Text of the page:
Hidden shutter cost alights
The protection, which may become law, comes with a tax punch.
By TOM ZUCCO
Published April 12, 2007
A state proposal to require many Florida homeowners to buy storm shutters faces rising criticism from residents who say such mandatory purchases will increase their property taxes by driving up the value of their homes.
Shutters are so important against hurricanes that Tallahassee lawmakers are considering a plan to require coastal homeowners to buy them before they get a building permit or a Citizens Property Insurance policy.
That's rubbing many Floridians the wrong way. They argue homeowners should not be required to buy shutters and then also pay for the resulting higher property taxes.
"It's a slap in the face to get taxed for doing something right - fortifying our homes," said Tony Kuusela, who paid about $6,200 to install three electric roll-down shutters at his Madeira Beach home. "Shouldn't there be a tax benefit for that?"
Kuusela recently discovered that because of the shutters, the taxable value of his home had risen by $3,875. So based on the millage rate in Madeira Beach, the shutter portion of his tax bill will be about $70 this year.
Trouble is, he has 11 more shutters to install.
"If you live in the home a long time," Kuusela said Wednesday, "you'll end up paying for the shutters twice."
In Tallahassee, lawmakers pushing the shutters measure acknowledged that the added burden was unintended.
Sen. Bill Posey, R-Rockledge, chairman of the Banking and Insurance Committee and sponsor of a bill that would tie buying shutters to getting building permits and Citizens policies, said Wednesday that he hoped to file an amendment to the bill that addresses the added tax.
"We're going to make it so you can't assess for shutters," Posey said.
A sympathetic ear
That can't happen soon enough for Pinellas County Property Appraiser Jim Smith. Many of the houses that would be affected by Posey's plan - those homes assessed at more than $300,000 and in coastal areas - are in Pinellas.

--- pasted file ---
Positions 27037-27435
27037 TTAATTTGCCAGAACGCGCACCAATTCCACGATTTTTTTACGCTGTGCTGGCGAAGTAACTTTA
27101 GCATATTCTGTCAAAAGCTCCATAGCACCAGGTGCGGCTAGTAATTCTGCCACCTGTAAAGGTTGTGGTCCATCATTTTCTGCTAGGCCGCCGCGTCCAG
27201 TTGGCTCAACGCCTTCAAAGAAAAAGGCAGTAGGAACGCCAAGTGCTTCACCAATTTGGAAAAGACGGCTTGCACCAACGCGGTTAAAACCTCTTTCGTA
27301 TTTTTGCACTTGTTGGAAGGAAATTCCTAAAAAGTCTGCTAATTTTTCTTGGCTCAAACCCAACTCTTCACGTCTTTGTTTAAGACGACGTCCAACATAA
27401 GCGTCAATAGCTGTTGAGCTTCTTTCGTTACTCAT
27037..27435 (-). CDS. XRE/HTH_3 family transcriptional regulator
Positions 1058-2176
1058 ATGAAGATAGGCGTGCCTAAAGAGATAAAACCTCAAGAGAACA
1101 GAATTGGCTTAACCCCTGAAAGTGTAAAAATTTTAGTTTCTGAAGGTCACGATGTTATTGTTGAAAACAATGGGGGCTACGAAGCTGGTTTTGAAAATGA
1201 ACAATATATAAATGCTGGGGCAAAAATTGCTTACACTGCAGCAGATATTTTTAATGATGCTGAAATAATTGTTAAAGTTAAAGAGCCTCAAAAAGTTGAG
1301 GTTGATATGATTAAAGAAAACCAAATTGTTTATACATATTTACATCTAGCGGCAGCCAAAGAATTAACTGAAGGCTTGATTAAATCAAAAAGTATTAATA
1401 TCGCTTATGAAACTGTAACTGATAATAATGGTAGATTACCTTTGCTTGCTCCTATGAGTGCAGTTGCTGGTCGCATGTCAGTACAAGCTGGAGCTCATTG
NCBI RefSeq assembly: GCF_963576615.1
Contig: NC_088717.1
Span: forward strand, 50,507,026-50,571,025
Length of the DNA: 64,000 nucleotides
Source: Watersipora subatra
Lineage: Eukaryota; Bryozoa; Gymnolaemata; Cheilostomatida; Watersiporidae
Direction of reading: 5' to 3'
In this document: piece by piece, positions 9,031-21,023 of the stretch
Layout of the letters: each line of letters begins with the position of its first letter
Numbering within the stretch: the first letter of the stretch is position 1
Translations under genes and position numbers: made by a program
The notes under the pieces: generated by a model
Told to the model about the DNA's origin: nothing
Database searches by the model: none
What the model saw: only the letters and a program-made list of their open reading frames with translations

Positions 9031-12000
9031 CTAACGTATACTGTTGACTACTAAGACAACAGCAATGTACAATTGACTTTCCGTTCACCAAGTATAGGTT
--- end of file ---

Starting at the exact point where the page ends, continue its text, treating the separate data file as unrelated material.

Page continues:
"It's the principle of the thing," Smith said. "If the government ends up requiring it, I will probably find some way to reduce that value. They lawmakers can't have their cake and eat it, too."
But to a large extent, Smith's hands are tied. Only the Legislature can make exemptions to property tax law.
Touted by lawmakers as a significant tool to end the state's insurance crisis, hurricane shutters are designed to keep wind, water and debris out of a home, to help keep the roof from blowing away and to make the home more attractive to potential buyers.
While lawmakers zero in on coastal homeowners, any Florida homeowner choosing to buy shutters could see an increase in property taxes.
And it's not just government officials who are pushing shutters.
"We know shutters will help you survive a hurricane and make it a lot more likely your home won't be destroyed," said Sam Miller, executive vice president of the Florida Insurance Council, the state's largest property insurance trade group. "And we offer premium discounts for shutters."
But such discounts vary throughout the industry. And because the discounts were never tied to property taxes, no one is sure if they would cover the added cost.
Matthew Perry was among the first homeowners to catch on to the shutter tax hike. The assessed value of Perry's Madeira Beach home went up by $13,750 after he installed shutters in 2005.
That's a tax increase, just for the shutters, of $253 a year.
Perry recently sent e-mails to Gov. Charlie Crist and dozens of lawmakers asking for a property tax exemption or even a credit for adding shutters.
"I can't believe no one saw this coming," Perry said. "To me, it's a question of jumping before you look."
Asked if he considered a premium discount from his insurance company - Citizens Property - for putting up shutters to help offset the tax, Perry criticized the burden of paperwork involved and responded with a question of his own.
"Have you looked at a mitigation form? It's a nightmare. I'd have to get an engineer to come out and inspect my home, and that alone would cost a couple hundred dollars," he said. "This is a mess."
Times staff writer Jennifer Liberto contributed to this report. Tom Zucco can be reached at (727) 893-8247.